John W. Campbell Award for Best New Writer

    Note: This is not a Hugo Award. It’s for the best new professional science fiction or fantasy writer of 2010 or 2011 (2-year eligibility), sponsored by Dell Magazines

    • Mur Lafferty
    • Stina Leicht
    • Karen Lord *
    • Brad R. Torgersen *
    • E. Lily Yu
    • *2nd year of eligibility

    Attending FOGconearlier this month was a surprisingly different experience than when I went to Worldcon in Reno last summer. When I stop to think about it, I really shouldn’t have been surprised at the difference.

    Worldcon is arguably the biggest convention of the science fiction/fantasy community. It also hosts the Hugo Awards, which are like the Oscars for the genre. It’s a giant convention, with multiple panels happening concurrently, all day long. There are so many attendees, you almost feel anonymous. At least, I certainly did. I fortunately attended Worldcon with my sister, so while I felt anonymous, I never felt lonely.

    FOGcon, on the other hand, is a brand-new (as of last year) convention in the San Francisco Bay Area and is relatively lightly attended. This meant when I met someone at a panel, I invariably saw them throughout the weekend. It created a much more intimate convention experience than Worldcon had.

    In addition, because there were fewer panels, I spent more time meeting and socializing with other writers, editors, and fans of the genre. I met some incredibly wonderful and interesting people there, and put faces to some of my twitter friends.

    I also attended my first reading. At Worldcon, my sister and I had eschewed readings for two reasons. One, there were so many panels we wanted to attend! We had a difficult enough time choosing merely between panels without adding readings to the mix. Two, we felt fully capable of reading stories on our own and didn’t feel the need to have them read to us. I’m really glad I decided to go to the reading Friday night. In addition to hearing three fabulous stories (one of which I’d already read), I got to provide moral support to three writers. The three stories I heard were: Vylar Kaftan’s “The Sighted Watchmaker” (Lightspeed Magazine), Christie Yant’s “Transfer of Ownership” (Armored), and and the first half of Liz Argall’s “Blunt Force Trauma Delivered by Spouse” (Machine of Death 2; unlike the other two, I don’t believe it’s yet available online).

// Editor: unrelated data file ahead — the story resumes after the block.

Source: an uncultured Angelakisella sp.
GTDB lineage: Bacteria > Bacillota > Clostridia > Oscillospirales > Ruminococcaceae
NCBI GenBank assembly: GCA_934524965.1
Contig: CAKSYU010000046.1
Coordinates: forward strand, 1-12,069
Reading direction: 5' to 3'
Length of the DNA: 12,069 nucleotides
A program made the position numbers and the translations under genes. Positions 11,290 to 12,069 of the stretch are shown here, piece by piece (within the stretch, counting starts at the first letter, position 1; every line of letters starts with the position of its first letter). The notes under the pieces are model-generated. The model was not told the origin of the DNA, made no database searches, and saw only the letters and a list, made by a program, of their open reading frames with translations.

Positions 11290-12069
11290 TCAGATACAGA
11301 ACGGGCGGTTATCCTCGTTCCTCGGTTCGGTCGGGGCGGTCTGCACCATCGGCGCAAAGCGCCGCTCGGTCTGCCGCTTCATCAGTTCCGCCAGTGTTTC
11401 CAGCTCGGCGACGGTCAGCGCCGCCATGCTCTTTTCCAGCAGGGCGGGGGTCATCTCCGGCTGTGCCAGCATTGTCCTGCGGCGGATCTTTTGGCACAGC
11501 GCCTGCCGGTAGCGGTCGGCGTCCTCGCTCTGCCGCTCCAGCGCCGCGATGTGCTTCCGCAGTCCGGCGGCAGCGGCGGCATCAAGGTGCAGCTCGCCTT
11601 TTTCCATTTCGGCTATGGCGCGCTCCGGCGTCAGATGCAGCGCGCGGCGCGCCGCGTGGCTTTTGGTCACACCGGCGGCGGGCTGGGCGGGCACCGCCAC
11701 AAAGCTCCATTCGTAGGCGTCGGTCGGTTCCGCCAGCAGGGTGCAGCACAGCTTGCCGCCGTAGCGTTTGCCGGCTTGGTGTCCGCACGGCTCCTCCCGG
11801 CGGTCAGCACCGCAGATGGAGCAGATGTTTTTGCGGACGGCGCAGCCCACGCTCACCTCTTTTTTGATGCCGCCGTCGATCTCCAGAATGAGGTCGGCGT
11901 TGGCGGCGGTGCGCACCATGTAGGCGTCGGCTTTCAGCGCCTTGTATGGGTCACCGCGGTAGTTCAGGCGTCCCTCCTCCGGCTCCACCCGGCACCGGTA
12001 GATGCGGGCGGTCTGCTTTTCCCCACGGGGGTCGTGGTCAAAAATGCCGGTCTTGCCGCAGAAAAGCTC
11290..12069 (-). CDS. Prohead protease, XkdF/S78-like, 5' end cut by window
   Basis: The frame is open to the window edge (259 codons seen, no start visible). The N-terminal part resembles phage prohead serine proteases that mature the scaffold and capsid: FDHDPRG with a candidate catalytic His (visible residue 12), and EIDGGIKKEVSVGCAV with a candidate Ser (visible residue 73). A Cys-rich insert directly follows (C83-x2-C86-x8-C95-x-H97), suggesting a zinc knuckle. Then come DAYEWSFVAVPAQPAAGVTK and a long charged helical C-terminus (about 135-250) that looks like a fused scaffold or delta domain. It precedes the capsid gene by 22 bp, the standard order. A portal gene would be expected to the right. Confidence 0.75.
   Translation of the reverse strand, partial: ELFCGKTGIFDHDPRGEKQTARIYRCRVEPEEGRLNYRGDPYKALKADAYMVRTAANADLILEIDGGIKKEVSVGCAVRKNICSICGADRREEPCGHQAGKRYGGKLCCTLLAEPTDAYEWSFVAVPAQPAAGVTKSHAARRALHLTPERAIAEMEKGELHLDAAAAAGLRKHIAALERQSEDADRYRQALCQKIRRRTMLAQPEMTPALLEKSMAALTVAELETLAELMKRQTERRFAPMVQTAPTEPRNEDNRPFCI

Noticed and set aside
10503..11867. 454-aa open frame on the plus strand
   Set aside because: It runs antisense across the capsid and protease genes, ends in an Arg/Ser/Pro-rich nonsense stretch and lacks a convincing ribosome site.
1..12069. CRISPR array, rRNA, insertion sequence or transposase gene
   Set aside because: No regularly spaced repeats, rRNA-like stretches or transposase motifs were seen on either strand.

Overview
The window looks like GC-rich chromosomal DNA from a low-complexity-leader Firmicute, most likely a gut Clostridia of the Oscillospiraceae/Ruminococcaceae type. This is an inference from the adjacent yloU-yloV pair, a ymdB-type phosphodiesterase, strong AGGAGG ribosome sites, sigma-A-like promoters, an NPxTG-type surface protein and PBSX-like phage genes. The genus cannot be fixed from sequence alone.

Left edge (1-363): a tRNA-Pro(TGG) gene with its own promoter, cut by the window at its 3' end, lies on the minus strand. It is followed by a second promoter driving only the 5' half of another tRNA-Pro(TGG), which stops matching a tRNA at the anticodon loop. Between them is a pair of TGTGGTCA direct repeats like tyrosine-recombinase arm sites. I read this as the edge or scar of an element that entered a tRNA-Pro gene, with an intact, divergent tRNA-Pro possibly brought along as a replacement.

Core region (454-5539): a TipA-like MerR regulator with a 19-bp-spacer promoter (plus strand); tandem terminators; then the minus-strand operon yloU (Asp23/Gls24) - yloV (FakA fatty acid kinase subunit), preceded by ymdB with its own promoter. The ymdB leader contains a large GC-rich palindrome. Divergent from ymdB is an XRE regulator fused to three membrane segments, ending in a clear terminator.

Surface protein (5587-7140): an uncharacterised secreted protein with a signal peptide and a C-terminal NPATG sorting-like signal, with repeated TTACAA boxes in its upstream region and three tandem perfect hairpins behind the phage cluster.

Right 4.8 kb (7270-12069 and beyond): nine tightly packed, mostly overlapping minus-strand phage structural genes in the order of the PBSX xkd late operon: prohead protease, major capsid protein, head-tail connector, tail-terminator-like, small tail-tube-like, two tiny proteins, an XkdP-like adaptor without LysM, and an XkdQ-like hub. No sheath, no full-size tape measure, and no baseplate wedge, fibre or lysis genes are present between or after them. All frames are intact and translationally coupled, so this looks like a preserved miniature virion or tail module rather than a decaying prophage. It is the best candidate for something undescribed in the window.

I had a great time meeting new people and exchanging ideas. I hope FOGcon has a third convention and that I’ll be in a position to attend.

    Science Fiction and Fantasy Writers of America announced the 2011 Nebula Award Nominees (presented in 2012), as well as the nominees for the Ray Bradbury Award for Outstanding Dramatic Presentation and the Andre Norton Award for Young Adult Science Fiction and Fantasy Book. The winners will be announced at the SFWA 47th Annual Nebula Awards Weekend, May 17-May 20, 2012, in Arlington, VA.

    The nominees are:

    Novel

    • God’s War, Kameron Hurley (Night Shade)
    • The Kingdom of Gods, N.K. Jemisin (Orbit US; Orbit UK)
    • Firebird, Jack McDevitt (Ace)
    • Embassytown, China Miéville (Del Rey)
    • Mechanique: A Tale of the Circus Tresaulti, Genevieve Valentine (Prime)
    • Among Others, Jo Walton (Tor)

    Novella

    • “With Unclean Hands,” Adam-Troy Castro (Analog, 11/11)
    • “The Ice Owl,” Carolyn Ives Gilman (The Magazine of Fantasy and Science Fiction, 11-12/11)
    • “The Man Who Bridged the Mist,” Kij Johnson (Asimov’s, 10-11/11)